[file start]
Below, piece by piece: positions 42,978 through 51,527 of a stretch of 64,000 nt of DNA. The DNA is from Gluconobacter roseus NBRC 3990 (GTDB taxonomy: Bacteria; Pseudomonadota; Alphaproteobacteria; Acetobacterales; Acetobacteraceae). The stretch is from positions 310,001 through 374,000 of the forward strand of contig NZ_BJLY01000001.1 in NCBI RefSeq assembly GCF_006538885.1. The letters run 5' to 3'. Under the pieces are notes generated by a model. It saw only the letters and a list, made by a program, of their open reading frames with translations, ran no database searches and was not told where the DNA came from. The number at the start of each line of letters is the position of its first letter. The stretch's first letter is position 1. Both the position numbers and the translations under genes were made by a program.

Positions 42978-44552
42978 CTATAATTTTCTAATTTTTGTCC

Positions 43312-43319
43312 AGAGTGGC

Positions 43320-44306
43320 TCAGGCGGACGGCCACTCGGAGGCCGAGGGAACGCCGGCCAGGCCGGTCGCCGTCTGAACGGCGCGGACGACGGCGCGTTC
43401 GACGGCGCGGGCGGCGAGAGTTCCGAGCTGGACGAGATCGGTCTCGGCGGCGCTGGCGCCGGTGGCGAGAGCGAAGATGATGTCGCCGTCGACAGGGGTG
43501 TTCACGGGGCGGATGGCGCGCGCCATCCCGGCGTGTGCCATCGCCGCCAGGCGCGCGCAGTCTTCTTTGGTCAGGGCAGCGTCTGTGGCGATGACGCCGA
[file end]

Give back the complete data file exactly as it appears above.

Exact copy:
Below, piece by piece: positions 42,978 through 51,527 of a stretch of 64,000 nt of DNA. The DNA is from Gluconobacter roseus NBRC 3990 (GTDB taxonomy: Bacteria; Pseudomonadota; Alphaproteobacteria; Acetobacterales; Acetobacteraceae). The stretch is from positions 310,001 through 374,000 of the forward strand of contig NZ_BJLY01000001.1 in NCBI RefSeq assembly GCF_006538885.1. The letters run 5' to 3'. Under the pieces are notes generated by a model. It saw only the letters and a list, made by a program, of their open reading frames with translations, ran no database searches and was not told where the DNA came from. The number at the start of each line of letters is the position of its first letter. The stretch's first letter is position 1. Both the position numbers and the translations under genes were made by a program.

Positions 42978-44552
42978 CTATAATTTTCTAATTTTTGTCC

Positions 43312-43319
43312 AGAGTGGC

Positions 43320-44306
43320 TCAGGCGGACGGCCACTCGGAGGCCGAGGGAACGCCGGCCAGGCCGGTCGCCGTCTGAACGGCGCGGACGACGGCGCGTTC
43401 GACGGCGCGGGCGGCGAGAGTTCCGAGCTGGACGAGATCGGTCTCGGCGGCGCTGGCGCCGGTGGCGAGAGCGAAGATGATGTCGCCGTCGACAGGGGTG
43501 TTCACGGGGCGGATGGCGCGCGCCATCCCGGCGTGTGCCATCGCCGCCAGGCGCGCGCAGTCTTCTTTGGTCAGGGCAGCGTCTGTGGCGATGACGCCGA